Agar's 1950 book The Price of Union was one of John F. Kennedy's favorite books, and he kept a copy of it on his desk. A passage from The Price of Union about an act of courage by John Quincy Adams gave Kennedy the idea of writing an article about senatorial courage. He showed the passage to his speechwriter Ted Sorensen and asked him to see if he could find some more examples. This Sorensen did, and eventually they had enough for a book, the Pulitzer Prize-winning Profiles in Courage (1956).
“The truth which makes men free is for the most part the truth which men prefer not to hear.”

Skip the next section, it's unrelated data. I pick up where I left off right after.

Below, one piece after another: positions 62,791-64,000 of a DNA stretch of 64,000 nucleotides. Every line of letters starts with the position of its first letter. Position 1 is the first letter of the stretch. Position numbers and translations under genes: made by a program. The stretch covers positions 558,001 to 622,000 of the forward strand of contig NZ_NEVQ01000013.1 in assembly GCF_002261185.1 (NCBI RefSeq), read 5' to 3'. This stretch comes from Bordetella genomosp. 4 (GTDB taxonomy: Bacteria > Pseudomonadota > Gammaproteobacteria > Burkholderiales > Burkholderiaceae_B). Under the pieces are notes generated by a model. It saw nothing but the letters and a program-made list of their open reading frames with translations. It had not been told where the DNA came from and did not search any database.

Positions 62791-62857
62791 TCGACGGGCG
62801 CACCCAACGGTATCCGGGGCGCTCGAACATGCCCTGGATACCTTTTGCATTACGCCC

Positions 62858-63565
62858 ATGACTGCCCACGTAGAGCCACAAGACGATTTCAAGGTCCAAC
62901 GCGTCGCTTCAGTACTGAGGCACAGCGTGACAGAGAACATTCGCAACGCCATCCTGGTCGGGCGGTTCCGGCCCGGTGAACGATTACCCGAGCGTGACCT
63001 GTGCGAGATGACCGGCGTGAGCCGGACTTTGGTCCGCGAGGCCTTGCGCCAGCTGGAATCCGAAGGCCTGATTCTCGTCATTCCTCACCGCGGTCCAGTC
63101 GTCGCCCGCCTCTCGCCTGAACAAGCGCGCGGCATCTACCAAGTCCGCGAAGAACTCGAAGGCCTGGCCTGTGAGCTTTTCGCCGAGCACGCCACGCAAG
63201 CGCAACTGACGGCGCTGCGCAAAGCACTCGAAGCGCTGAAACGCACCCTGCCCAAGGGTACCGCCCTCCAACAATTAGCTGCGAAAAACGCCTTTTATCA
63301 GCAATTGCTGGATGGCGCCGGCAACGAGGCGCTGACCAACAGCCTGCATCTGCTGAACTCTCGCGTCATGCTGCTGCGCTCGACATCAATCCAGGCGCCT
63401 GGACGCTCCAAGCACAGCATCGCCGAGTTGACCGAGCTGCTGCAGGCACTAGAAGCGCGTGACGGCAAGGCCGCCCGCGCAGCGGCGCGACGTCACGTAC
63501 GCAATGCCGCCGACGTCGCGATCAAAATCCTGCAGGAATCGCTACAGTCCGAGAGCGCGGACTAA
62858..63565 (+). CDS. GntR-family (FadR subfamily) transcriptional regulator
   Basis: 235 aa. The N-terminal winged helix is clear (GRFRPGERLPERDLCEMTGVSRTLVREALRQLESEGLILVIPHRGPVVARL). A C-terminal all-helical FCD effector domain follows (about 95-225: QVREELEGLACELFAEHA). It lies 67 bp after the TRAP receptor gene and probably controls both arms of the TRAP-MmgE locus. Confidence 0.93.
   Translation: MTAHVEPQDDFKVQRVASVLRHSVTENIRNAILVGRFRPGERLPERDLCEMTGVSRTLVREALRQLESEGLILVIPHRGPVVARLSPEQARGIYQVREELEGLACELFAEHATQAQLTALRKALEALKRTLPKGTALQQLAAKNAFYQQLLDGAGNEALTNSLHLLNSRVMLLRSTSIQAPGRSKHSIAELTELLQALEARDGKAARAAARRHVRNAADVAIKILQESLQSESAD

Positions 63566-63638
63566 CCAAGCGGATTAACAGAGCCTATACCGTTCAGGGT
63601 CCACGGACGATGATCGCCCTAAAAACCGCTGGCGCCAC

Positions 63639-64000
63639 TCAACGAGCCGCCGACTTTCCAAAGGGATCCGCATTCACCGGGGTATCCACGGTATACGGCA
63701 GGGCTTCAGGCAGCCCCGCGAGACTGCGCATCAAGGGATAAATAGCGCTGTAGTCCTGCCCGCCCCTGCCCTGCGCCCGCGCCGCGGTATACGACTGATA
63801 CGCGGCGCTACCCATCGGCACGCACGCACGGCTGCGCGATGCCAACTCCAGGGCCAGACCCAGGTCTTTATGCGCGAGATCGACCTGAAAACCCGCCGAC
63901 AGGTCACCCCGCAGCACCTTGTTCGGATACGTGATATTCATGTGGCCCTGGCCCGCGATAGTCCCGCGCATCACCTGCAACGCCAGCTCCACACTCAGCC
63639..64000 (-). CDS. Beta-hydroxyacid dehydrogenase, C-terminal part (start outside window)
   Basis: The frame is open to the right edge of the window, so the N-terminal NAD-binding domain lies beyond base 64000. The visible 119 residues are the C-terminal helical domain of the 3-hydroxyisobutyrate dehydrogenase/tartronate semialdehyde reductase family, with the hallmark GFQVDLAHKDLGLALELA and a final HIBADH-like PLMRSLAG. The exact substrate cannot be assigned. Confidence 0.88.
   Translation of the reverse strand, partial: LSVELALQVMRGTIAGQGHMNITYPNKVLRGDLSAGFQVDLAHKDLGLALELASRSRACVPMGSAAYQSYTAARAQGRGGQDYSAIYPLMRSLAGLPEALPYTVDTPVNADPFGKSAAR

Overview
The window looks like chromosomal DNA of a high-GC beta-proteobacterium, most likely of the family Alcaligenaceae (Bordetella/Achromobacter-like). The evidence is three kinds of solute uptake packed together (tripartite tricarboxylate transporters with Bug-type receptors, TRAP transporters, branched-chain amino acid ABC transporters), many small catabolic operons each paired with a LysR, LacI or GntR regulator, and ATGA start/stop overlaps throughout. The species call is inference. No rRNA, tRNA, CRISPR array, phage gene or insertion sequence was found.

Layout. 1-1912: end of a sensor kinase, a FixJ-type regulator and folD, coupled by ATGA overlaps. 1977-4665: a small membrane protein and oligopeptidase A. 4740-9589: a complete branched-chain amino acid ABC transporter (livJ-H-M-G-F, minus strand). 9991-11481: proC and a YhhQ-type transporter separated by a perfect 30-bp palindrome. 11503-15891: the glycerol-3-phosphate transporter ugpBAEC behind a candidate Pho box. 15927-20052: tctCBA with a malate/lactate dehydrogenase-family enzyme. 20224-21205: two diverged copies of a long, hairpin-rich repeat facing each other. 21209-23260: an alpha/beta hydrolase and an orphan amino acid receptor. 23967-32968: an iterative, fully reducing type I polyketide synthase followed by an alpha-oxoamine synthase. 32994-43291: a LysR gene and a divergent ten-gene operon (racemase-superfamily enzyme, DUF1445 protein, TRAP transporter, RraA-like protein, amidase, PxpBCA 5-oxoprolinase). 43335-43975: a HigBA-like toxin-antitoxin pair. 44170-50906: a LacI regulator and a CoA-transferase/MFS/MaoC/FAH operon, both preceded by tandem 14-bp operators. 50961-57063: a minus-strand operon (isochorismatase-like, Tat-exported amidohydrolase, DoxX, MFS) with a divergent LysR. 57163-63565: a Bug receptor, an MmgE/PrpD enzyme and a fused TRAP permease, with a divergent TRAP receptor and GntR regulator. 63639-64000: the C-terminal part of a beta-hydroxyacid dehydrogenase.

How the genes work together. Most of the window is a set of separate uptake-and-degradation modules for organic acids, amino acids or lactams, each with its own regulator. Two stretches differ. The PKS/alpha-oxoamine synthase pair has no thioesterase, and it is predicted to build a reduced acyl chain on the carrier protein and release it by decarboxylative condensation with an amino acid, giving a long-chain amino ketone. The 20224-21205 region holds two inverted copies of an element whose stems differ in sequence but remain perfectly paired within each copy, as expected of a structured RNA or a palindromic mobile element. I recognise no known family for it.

“Civilization rests on a set of promises; if the promises are broken too often, the civilization dies, no matter how rich it may be, or how mechanically clever. Hope and faith depend on the promises; if hope and faith go, everything goes.”
“This is the affirmation on which democracy rests … [W]e can all be responsible … We become what we do. So does the world we live in, if enough of us do it - whether “it” be good or detestable. This is the burden of freedom: that it is all our fault or our credit, (“The Perils of Democracy”; Dufour Editions; 1966, at p11)”